The US is advising its citizens to avoid all international travel due to the coronavirus pandemic, while those who are abroad have been told to arrange their immediate return home.
In a global level four health advisory issued by the state department on Thursday, those US citizens who are temporarily abroad were told to come back unless they were “prepared to remain abroad for an indefinite period”.
“If you choose to travel internationally, your travel plans may be severely disrupted, and you may be forced to remain outside of the United States for an indefinite timeframe,” the advice added.
Meanwhile, Donald Trump said an anti-malaria drug that could help fight coronavirus could be available in the US within days.
The president said hydroxychloroquine, which is also used for severe arthiritis, lupus and autoimmune condition Sjrogen’s syndrome, has shown “very encouraging early results” and is set to be approved for coronavirus use quickly.
“We’re going make that drug available almost immediately…it could be available in days,” he said.
“It’s a medical war, we have to win this war.”
He said he is getting rid of bureaucracy and red tape with the Food and Drugs Association (FDA) to ensure drugs can be made available as soon as possible to treat those with COVID-19.
Biopharma company Bayer is donating to the FDA three million tablets of hydroxychloroquine, which is cheap and has been around for more than 70 years.
A small study in France found only 25% of patients with coronavirus who were given the drug tested positive after six days, compared to 90% who did not receive the drug in the same timeframe.
Mr Trump also said antiviral medicine remdesivir – originally developed to treat Ebola – is “close to being approved” by the FDA.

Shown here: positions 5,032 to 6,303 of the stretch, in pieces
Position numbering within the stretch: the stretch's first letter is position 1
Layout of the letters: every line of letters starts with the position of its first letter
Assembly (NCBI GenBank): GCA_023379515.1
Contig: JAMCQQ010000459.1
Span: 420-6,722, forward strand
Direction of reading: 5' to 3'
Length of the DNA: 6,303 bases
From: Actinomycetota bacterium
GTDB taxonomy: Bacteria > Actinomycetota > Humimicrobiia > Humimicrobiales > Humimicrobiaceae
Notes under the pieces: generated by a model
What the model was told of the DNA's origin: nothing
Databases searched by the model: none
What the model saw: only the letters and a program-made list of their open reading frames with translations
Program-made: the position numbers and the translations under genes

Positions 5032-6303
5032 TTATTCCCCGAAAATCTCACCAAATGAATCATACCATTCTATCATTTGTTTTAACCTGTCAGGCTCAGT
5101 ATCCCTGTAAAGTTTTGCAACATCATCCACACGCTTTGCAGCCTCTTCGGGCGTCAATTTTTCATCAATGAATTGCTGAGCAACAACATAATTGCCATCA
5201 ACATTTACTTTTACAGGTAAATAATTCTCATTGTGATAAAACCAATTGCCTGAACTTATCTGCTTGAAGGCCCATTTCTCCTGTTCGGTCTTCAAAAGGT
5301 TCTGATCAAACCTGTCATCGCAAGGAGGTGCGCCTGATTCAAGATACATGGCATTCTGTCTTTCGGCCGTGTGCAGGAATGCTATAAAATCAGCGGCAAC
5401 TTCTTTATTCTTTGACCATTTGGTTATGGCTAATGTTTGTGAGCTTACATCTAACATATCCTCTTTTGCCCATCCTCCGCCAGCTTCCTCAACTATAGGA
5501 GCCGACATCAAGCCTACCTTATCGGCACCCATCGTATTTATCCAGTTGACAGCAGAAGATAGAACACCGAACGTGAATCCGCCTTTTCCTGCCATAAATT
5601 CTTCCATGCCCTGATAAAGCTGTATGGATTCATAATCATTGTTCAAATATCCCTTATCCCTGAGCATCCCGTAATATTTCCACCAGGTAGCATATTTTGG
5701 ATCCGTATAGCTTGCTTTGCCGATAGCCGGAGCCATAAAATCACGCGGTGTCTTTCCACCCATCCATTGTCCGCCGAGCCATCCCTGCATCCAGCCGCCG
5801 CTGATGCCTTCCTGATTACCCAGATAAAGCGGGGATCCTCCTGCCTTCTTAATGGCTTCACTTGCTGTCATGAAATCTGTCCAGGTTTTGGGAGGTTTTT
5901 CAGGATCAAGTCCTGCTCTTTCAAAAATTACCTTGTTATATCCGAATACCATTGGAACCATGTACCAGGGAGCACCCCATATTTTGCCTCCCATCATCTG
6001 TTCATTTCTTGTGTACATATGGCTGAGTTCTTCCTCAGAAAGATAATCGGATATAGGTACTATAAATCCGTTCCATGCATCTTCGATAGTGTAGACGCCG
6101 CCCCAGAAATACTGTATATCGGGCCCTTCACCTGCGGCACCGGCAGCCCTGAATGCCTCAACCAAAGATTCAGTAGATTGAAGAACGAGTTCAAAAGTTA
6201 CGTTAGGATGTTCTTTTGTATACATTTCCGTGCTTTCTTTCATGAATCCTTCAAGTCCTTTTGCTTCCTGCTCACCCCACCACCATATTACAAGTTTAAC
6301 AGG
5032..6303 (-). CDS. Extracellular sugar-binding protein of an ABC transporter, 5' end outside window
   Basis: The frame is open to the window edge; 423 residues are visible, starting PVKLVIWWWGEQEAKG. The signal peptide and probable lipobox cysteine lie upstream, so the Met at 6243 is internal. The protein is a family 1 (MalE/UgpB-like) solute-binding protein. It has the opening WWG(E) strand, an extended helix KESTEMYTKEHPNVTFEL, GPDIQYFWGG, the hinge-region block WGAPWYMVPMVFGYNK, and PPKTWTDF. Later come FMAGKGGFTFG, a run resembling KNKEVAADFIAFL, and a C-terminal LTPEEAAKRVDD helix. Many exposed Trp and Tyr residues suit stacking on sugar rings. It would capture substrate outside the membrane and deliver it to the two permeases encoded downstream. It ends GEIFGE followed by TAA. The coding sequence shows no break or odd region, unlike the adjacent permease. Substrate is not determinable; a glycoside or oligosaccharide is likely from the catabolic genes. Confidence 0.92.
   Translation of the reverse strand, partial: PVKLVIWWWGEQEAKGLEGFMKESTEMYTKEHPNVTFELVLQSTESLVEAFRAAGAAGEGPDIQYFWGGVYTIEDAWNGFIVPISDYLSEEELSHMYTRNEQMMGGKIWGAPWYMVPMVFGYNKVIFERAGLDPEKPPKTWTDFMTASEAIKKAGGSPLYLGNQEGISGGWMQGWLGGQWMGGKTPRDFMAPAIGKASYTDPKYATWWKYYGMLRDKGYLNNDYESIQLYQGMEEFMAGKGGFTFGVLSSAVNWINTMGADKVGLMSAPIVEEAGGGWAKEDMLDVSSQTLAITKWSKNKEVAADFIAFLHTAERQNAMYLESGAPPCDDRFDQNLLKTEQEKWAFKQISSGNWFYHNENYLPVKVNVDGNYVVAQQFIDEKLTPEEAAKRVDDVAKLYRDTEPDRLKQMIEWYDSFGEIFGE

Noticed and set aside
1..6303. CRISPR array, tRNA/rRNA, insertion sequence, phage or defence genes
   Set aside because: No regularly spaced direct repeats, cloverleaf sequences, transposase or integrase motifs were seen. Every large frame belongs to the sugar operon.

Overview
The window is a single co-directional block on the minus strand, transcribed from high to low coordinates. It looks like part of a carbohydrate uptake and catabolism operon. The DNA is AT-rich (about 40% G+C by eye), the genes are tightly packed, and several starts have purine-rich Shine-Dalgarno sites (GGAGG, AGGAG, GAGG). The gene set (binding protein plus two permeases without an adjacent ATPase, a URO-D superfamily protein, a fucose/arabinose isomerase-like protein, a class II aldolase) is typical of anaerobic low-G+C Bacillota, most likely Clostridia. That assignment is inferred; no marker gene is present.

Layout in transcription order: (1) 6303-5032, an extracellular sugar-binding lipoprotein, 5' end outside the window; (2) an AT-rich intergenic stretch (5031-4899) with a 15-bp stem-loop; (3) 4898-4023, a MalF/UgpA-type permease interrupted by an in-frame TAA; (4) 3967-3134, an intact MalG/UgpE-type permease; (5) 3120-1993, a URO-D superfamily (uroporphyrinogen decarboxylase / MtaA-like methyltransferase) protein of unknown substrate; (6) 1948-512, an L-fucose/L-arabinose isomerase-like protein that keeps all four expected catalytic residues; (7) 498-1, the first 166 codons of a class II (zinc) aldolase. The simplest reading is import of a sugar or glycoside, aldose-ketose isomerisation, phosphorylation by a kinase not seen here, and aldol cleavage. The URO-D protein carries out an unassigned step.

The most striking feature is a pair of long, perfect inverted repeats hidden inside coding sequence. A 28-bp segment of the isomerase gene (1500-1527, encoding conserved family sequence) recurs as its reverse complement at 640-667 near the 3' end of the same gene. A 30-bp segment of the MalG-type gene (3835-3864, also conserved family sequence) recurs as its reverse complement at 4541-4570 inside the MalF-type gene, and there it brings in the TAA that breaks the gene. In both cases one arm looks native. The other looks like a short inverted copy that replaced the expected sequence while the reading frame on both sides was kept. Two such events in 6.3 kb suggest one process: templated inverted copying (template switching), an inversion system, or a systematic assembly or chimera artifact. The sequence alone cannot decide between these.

It is currently going through clinical trials in the US and around the world.
The US has the sixth highest number of coronavirus cases in the world, with nearly 11,000 confirmed on Wednesday and 154 deaths – mostly in Washington state.
FDA chief Dr Stephen Hahn reassured Americans both drugs are “going through the normal process” in the US, with the FDA making sure their safety and efficacy is key before giving them approval.
The oncologist said they are looking at drugs already approved for other treatments to ensure they can get a medicine to patients quickly and with knowledge of their side effects.
Mr Trump said the US has been carrying out drug tests for a vaccine and therapies since January, as soon as they knew about the virus.
He said “the world is paying a big price” for China not releasing information early on about COVID-19 – which the president calls “the Chinese virus”.
With regards to the medicines, Dr Hahn added: “We have the right drug but it may not be in the right dosage form, it’s important we get that right.
“We’re working to get the drugs into the hands of users.”
To be able to get the drugs to patients quickly he said they will utilise the “compassionate use” pathway which allows those who are dying or have a serious disease to try experimental drugs.
Dr Hahn added that the FDA has 10,000 scientists and doctors “working around the clock” to create a vaccine for COVID-19, which is in its second stage now.
“We’re working hard to fast track the vaccine as much as possible,” he said.